When: 11 AM Friday, October 16th 

Description: The culture of tech is consistently framed as good, positive, neutral, fair and unbiased. Faster is better. Innovations, particularly in terms of automation, are beneficial advances to help humankind. The broader view of tech reveals an influential segment of the tech space that has (un)intended consequences, do harm and target highly minoritized groups. Faster is not always better. Some innovations do not advance but stall or reverse progress. Examples of tech perpetuating harm and digitizing discriminatory acts are gaining national attention, such as predictive policing and facial recognition. In this session, Dr. Marshall describes deep fake technology and discusses issues related to ethics, privacy, and accountability for companies who use "black box" algorithms to make decisions and the respective societal impacts.

About: Dr. Brandeis Marshall helps rising and experienced working professionals interpret the racial, gender and socioeconomic impact of data in technology.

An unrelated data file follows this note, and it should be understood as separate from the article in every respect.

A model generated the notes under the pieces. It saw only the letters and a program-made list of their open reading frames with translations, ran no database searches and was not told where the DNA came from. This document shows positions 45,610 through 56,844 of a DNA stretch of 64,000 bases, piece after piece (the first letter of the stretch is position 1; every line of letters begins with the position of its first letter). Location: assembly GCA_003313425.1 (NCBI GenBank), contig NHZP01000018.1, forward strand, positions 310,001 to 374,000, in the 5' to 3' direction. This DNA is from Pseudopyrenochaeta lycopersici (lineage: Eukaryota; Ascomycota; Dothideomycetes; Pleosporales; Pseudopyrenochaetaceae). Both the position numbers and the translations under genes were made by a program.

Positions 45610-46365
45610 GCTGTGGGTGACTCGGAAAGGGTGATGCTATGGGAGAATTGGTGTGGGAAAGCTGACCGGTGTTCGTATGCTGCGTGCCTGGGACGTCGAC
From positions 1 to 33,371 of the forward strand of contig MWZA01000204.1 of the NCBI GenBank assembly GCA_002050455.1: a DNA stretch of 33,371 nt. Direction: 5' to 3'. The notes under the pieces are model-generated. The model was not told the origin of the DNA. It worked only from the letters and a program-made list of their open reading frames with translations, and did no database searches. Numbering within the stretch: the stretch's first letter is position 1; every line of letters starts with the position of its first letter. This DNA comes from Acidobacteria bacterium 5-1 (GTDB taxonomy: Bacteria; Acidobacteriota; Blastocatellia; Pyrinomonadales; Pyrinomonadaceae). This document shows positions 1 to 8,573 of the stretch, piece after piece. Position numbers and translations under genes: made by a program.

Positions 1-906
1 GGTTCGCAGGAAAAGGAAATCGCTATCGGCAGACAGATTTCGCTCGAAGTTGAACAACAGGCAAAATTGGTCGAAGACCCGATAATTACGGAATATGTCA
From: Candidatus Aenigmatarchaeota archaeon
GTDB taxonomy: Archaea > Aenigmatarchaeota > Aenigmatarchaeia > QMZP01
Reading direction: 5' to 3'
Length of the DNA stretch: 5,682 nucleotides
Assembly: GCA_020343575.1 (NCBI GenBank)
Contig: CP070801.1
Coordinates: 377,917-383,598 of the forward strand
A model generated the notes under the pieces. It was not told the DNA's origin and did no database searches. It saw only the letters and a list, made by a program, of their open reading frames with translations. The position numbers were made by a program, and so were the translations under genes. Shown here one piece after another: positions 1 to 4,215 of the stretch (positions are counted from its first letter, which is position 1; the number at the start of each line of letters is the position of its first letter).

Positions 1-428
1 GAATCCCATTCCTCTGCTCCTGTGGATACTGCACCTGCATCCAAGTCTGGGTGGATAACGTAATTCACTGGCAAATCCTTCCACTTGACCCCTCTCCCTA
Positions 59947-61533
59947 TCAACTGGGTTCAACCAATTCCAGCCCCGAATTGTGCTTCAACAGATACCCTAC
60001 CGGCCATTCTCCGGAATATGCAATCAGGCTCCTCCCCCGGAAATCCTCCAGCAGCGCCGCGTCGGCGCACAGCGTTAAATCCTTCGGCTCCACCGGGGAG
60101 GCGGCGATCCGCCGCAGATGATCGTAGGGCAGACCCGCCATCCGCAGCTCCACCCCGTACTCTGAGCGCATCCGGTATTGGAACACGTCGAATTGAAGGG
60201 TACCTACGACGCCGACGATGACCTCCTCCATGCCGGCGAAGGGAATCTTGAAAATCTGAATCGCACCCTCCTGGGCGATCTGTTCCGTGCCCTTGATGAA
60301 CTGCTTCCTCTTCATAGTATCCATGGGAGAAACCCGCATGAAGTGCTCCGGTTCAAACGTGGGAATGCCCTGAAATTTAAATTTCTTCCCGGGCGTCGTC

Twice named one of 200 Black women in tech to follow on Twitter, Brandeis is a skilled explainer who has a knack of making difficult computing and data concepts easier to understand, regardless of a person's educational background.

A thought leader in broadening participation in data science, Brandeis often discusses inclusivity and equity for organizations like DataCamp, Dataiku, Experian, NeurIPS and Truist. She has appeared in Medium, OneZero and The Moguldom Nation. Brandeis shares her approaches to effectively amplify social contexts within data and its implications for all communities.

Brandeis is a teacher and advisor at heart. She holds a PhD and Master of Science in Computer Science from Rensselaer Polytechnic Institute and a Bachelor of Science in Computer Science from University of Rochester. Dr. Marshall brings nearly 15 years experience in higher education. She was the first Black woman to receive tenure at Purdue University College of Technology in 2014. Still working in academia, Brandeis regularly teaches software development, data and analytics topics.